Pulpit Reflections By Brent Froberg The apostle Paul emphasized before all else the message of hope and salvation through Christ, and he consistently resisted the allure of personal fame and the adulation of audiences wherever he preached.
In ancient Corinth, Paul�s audiences expected rhetorical flourish and entertainment from their public speakers. Those Corinthians, not unlike today�s audiences, valued �the sizzle more than the steak� and admired public speakers more for their style than for the content of their speeches.
Paul characterized the Corinthians� view of him thus: �? his letters are weighty and forceful, but in person he is unimpressive, and his speaking amounts to nothing.� (II Cor. 10:10). But in an earlier letter to the Corinthians, Paul had written, �My message and my preaching were not with wise and persuasive words, but with a demonstration of the Spirit�s power, so that your faith might not rest on men�s wisdom but on God�s power.� (I Cor. 2: 1-5).
Paul clearly placed his own talents in a position subordinate to the power of his message and assumed the role of a servant of Christ: �So then, men ought to regard us as servants of Christ and as those entrusted with the secret things of God.� (I. Cor. 4:1).
Paul, although he spoke humbly, found audiences more receptive than those that he met in Corinth. In the Book of Acts, Luke records evidence that Paul spoke eloquently and effectively at Lystra, where well-meaning but misguided citizens took Paul for an epiphany of the god Hermes/Mercury, and they prepared to offer him sacrifices. The Greeks and the Romans regarded Hermes/Mercury as the patron god of public speakers, and so the confusion at Lystra reflected the citizens� high regard for Paul�s speech.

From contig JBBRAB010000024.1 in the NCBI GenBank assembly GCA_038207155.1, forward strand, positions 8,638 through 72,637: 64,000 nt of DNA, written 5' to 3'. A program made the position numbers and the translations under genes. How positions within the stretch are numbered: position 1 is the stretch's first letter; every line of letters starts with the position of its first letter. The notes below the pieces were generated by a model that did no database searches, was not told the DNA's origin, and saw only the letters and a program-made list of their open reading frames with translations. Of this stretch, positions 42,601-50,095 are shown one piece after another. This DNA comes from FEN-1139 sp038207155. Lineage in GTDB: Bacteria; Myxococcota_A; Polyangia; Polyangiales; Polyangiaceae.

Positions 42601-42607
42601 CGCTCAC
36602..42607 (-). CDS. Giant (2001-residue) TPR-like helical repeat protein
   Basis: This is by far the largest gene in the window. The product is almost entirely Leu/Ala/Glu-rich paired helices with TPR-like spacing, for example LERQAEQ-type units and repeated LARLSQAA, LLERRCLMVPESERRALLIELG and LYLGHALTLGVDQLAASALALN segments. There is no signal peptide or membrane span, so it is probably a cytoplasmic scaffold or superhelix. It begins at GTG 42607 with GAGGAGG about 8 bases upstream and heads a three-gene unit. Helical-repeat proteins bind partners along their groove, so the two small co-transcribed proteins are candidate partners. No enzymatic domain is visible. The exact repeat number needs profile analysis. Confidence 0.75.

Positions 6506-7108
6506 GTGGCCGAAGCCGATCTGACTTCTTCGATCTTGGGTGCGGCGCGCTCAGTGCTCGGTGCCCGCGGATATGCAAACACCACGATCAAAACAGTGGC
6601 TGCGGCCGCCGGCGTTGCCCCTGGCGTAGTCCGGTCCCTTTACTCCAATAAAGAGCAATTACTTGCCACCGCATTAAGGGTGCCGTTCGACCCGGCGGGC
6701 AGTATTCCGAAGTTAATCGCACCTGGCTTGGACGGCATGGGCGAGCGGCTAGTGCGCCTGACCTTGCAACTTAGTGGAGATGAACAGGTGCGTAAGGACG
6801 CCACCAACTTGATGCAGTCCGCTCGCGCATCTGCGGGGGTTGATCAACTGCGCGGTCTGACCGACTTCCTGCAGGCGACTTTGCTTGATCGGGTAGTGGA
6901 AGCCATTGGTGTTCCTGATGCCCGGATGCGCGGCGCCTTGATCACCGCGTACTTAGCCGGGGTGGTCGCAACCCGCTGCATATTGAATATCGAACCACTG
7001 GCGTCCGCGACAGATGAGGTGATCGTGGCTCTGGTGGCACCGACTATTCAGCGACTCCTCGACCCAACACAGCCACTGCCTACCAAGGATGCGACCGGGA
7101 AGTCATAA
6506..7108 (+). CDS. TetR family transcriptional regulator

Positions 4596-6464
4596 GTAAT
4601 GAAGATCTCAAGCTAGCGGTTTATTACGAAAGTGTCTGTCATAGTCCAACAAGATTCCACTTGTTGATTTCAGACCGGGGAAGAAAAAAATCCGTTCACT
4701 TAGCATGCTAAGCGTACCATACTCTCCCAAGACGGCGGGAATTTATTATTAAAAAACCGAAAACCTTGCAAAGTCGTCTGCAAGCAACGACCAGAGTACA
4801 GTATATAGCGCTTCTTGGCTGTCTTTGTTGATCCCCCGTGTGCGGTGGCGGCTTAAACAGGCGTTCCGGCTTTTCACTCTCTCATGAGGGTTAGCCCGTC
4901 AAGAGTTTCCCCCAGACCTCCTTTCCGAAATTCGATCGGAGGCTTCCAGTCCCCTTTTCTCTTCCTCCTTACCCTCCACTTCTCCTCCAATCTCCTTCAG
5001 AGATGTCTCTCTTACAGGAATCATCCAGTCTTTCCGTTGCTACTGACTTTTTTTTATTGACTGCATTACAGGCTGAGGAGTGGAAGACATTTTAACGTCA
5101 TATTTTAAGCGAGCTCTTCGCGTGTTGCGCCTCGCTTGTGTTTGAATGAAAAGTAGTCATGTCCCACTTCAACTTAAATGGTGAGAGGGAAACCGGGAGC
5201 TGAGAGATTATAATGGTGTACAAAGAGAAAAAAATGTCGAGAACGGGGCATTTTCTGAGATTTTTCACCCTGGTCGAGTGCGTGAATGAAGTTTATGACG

With straightforward words that came from the heart, Paul won affection from the leaders of the church at Ephesus where he had taught and preached for two years. At the end of those two years, as Paul prepared to sail away, he saw, according to Luke, visible signs of that affection: �They all wept as they embraced him and kissed him. What grieved them most was his statement that they would never see his face again (Acts 20:37-38).� Perhaps Paul may have felt a little disappointment over this seemingly excessive attachment to the messenger.
Through the strength of his message, not through popular appeal, Paul persuaded many as he spoke (and wrote) to them in Greek, for him a secondary language. Paul used Greek, eloquent in its simplicity, to argue compellingly the Christian faith in his letters that constitute a large portion of the New Testament.
That message, difficult for many to accept, proposed the kind of repentance and salvation that required his listeners to do as he had done. Discard pride and confess shortcomings:
�For all have sinned and fall short of the glory of God,� (Romans 3:23) and �For the wages of sin is death, but the gift of God is eternal life in Christ Jesus our Lord.� (Romans 6:23). By demonstrating in his own style and manner that he had become God�s servant, Paul gave credibility to his plea that others, too, become God�s servants.
Paul, to an extent that he could not have envisioned during his earthly ministry, achieved what he had wanted: the message of Christ has exceeded the popularity of Paul the messenger. Ironically, even though Paul had become a humble servant of God, he also gained through his rhetoric lasting popularity and fame that eluded those �star speakers� (now nameless) whom the Corinthians had admired long ago.
Brent Froberg, a longtime member of Grace Baptist Church, Vermillion, teaches Greek, Latin, and classical mythology at Baylor University, Waco, TX.